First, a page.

The England captain attempted to push through a move to Manchester City last summer after informing Spurs of his desire to leave, subsequently declining to report for preseason training when originally scheduled as a deal remained in the balance. Mindful of the £100 million City had already paid Aston Villa to sign midfielder Jack Grealish, Tottenham chairman Daniel Levy wanted to get £150m for Kane's services, given his greater experience and proven longevity as one of the Premier League's finest scorers.
As fortune would have it, Spurs hosted City on the opening weekend of the season. Then-Tottenham boss Nuno Espirito Santo left Kane out altogether, and his team earned a surprise 1-0 victory that left City cursing their lack of a centre-forward and Spurs fans taunting their own talisman with chants of "Are you watching Harry Kane?"
Fast forward to mid-February 2022 and only the City fans can be gleeful. Pep Guardiola's side have defied the lack of a recognised No. 9 to surge nine points clear at the top of the Premier League and reaffirmed their potency on Tuesday when thrashing Sporting CP 5-0 in their own stadium to all but seal a spot in the Champions League quarterfinals. Spurs, meanwhile, were knocked out at the group stage of Europe's third-tier competition, the inaugural Europa Conference League, and have lost their last three Premier League matches to drop to eighth place, barely in the sort of form to maximise their games-in-hand and clamber back into the race for a top-four spot.
There are 27 points separating City and Spurs. Kane originally wanted to bridge this gap by moving clubs and a heavy defeat this weekend will only underline the gulf in class. So with City buoyant, Spurs in flux and Kane turning 29 in July, what happens next?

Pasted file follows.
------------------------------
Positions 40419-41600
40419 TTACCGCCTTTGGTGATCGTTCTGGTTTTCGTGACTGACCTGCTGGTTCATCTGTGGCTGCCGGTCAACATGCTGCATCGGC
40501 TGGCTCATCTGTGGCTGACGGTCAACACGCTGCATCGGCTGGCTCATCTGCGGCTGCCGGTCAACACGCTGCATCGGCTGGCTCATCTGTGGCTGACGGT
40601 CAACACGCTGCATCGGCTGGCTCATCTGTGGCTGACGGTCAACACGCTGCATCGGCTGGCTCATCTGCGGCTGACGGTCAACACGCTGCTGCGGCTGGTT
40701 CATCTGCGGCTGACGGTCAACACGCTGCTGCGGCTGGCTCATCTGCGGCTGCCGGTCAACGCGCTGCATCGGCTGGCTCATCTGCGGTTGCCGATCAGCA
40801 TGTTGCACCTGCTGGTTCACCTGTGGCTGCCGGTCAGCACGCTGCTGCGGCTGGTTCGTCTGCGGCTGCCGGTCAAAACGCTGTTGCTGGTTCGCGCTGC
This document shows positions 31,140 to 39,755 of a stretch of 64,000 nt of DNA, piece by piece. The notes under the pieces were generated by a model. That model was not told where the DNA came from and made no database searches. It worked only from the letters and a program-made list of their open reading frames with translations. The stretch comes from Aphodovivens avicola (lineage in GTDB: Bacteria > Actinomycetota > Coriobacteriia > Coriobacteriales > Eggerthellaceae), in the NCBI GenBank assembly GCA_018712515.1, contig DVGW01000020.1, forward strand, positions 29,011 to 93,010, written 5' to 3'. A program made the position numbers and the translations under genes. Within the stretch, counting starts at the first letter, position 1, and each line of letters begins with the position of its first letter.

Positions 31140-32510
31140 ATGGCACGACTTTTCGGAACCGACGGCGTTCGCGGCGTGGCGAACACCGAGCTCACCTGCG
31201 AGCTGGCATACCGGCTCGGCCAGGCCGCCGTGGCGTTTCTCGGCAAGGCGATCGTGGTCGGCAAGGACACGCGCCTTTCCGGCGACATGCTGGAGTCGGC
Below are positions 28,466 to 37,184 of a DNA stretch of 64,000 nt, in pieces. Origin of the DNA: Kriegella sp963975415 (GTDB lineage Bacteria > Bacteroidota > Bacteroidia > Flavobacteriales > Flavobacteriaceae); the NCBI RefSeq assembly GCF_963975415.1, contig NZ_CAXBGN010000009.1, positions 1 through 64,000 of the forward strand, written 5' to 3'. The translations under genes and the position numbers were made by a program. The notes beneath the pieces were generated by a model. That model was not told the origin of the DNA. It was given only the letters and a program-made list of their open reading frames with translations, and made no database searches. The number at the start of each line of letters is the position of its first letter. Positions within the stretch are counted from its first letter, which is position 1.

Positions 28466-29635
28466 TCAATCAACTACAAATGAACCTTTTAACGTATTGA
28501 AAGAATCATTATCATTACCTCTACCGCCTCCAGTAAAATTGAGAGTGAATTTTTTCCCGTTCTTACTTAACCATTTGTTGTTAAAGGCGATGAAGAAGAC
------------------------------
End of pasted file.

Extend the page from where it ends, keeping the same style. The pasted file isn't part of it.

Tottenham must show ambition to keep Kane (James Olley)
There were many reasons why Tottenham changed their stance towards hiring Antonio Conte as manager, but showing the sort of ambition that would convince Kane to stay was prominent among them.
Spurs held lengthy talks with Conte prior to appointing Nuno last summer, but negotiations collapsed when the Italian demanded a level of influence sources say made senior figures at the club uncomfortable. Nuno's disastrous 17-game tenure left Spurs staring at the prospect of further decline after a summer in which Kane effectively suggested the club could not compete for major honours. And so they returned to Conte, willing to cede more control, specifically in deciding the composition of the squad.
This is important in the context of what happens next with Kane.
Conte was keen to move on characters he believed had run their course at Tottenham: Dele Alli was allowed to join Everton on an initial free transfer (though the fee could reach £30m with performance-related add-ons), while Tanguy Ndombele, Giovani Lo Celso and Bryan Gil were also sent out on loan. Internally, this is viewed as the first phase of a summer overhaul in which Conte expects Tottenham to invest considerable sums in the market so they can mount a title challenge next season.